## Orbits of Dynamical Systems

A much simpler configuration space, of only four dimensions, arose in the work of two researchers in the Division of Applied Mathematics at Brown. Professors Hüseyin Koçak and Fred Bisshopp generated enormous lists of numbers from their experiments with a pair of pendulums. A computer simulated vast numbers of positions and velocities for the pair of pendulums, depending on different starting points and different ratios between the frequencies of the pendulums. Koçak and Bisshopp wanted to display their data in a visual way that would reveal patterns impossible to see in a mere catalogue of numbers. The applied mathematicians came to our geometry project to see if our methods for visualizing higher-dimensional configurations could help them in their work. As it happened, the fit between our two research projects could not have been better.

Koçak and Bisshopp recorded the position of each pendulum by marking a point on a circle in a two-dimensional plane, so at any given time points on two circles specified the positions of the two pendulums. Since each observation involved two points, each with two coordinates in the plane, the data set was four-dimensional. The two circles could have been graphed side-by-side on a plane, but that representation would not have indicated sufficiently how the motions of the two pendulums were related. A new technique was needed for displaying the relationships more effectively.

We can see the relationship between two variables like height and armspan by graphing them on a plane, thought of as a line of lines, with one vertical line for each point on the horizontal axis. Similarly, we can see the relationship between points on circles by graphing them on a torus, thought of as a circle of circles. We could draw the graph of such a relationship on a torus in three-dimensional space, with one vertical circle for each horizontal ``axis circle.'' But we can get an even more symmetrical graph if we use a four-dimensional configuration space, plotting the positions of the pendulum system on the Clifford torus on the hyper-sphere described in the previous chapter. This more symmetrical representation made it possible to recognize the most significant patterns in the different orbit curves.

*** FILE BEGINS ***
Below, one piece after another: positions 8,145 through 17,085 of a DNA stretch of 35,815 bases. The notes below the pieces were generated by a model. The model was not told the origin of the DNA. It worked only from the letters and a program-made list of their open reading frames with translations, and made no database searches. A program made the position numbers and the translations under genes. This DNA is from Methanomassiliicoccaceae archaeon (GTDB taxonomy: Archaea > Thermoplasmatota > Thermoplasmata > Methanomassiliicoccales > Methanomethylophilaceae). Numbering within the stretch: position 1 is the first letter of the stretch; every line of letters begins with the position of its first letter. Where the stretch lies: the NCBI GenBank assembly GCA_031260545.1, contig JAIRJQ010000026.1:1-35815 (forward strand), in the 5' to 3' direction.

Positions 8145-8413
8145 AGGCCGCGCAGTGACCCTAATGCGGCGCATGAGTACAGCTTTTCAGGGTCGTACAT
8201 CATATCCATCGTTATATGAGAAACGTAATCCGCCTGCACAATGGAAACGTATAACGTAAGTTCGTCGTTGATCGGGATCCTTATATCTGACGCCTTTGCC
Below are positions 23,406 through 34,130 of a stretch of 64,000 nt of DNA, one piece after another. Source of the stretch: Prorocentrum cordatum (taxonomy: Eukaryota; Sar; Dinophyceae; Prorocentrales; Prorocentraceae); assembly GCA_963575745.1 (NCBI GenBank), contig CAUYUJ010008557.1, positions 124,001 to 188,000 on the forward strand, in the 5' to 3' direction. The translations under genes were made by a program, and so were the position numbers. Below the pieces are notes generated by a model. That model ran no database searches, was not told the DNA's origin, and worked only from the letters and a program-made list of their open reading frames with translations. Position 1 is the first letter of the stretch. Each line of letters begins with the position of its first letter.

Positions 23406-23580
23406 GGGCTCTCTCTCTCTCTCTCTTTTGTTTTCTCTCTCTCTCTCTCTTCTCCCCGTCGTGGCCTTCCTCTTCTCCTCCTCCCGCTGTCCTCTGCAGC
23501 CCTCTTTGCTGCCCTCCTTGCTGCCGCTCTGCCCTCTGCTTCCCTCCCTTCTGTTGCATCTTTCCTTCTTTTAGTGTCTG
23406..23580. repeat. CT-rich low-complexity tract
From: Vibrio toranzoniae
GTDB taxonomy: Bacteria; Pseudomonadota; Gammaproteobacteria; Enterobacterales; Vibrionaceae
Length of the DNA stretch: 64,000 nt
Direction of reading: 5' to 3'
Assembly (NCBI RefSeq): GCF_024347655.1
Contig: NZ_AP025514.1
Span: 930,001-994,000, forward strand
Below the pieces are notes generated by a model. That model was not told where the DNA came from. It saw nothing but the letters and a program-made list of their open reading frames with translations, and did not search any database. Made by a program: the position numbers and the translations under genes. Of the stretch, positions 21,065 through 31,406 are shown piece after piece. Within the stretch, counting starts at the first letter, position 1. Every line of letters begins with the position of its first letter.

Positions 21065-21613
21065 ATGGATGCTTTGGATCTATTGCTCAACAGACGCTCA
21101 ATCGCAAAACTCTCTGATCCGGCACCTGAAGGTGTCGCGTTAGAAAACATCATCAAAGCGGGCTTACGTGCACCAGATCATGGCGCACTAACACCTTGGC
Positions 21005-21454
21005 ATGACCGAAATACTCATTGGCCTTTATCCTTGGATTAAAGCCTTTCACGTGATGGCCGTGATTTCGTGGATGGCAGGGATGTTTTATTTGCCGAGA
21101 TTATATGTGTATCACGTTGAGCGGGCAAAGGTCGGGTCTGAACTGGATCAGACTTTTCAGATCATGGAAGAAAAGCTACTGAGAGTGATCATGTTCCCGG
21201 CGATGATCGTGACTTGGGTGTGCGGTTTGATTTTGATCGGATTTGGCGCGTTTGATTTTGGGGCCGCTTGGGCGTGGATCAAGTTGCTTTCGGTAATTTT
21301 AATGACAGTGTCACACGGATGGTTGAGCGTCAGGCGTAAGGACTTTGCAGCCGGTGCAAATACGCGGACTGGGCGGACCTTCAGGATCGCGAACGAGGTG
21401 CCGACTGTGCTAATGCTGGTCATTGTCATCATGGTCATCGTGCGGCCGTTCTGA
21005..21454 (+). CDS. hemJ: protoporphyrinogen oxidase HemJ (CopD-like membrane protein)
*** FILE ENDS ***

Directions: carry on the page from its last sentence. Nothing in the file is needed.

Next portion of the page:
The history of the motion of the two pendulums could be represented as a sequence of points tracing out a curve on the torus in the hypersphere. Visualizing the structure of the orbits for different choices of beginning positions and frequency ratios of the two pendulums was a challenge that was well suited to our computer graphics techniques. The way the data points from the physical experiment were arranged in nearby orbits suggested displaying the surface in strips, a device that turned out to be especially effective for the presentation and investigation of other surfaces in three- and four-dimensional space.

When one of the pendulums is stationary, the orbits traced on the torus are circles of latitude or longitude. When both pendulums move in a synchronized way, beating in unison, the orbit curve goes around the torus once each way, hitting each parallel of latitude and each meridian of longitude exactly once. These orbits turn out to be precisely the circles that we obtained in Chapter 3 by slicing a torus obliquely so that the slicing plane is tangent to the torus at two points. The film The Hypersphere: Foliation and Projections, made together with Koçak, Bisshopp, and computer science graduate students David Laidlaw and David Margolis, presents a visualization of all possible orbits of synchronized pendulums, named Hopf circles after the Swiss mathematician Heinz Hopf, who studied their properties in the 1930s. The collection of Hopf circles on the hypersphere is one of the most intriguing higher-dimensional images. More complicated data sets produce orbits of greater complexity, leading to knotted curves and curves that do not close up after a certain amount of time. It is by comparing such complex systems to the collection of Hopf circles that researchers can begin to visualize more subtle relationships in the orbits of dynamical systems.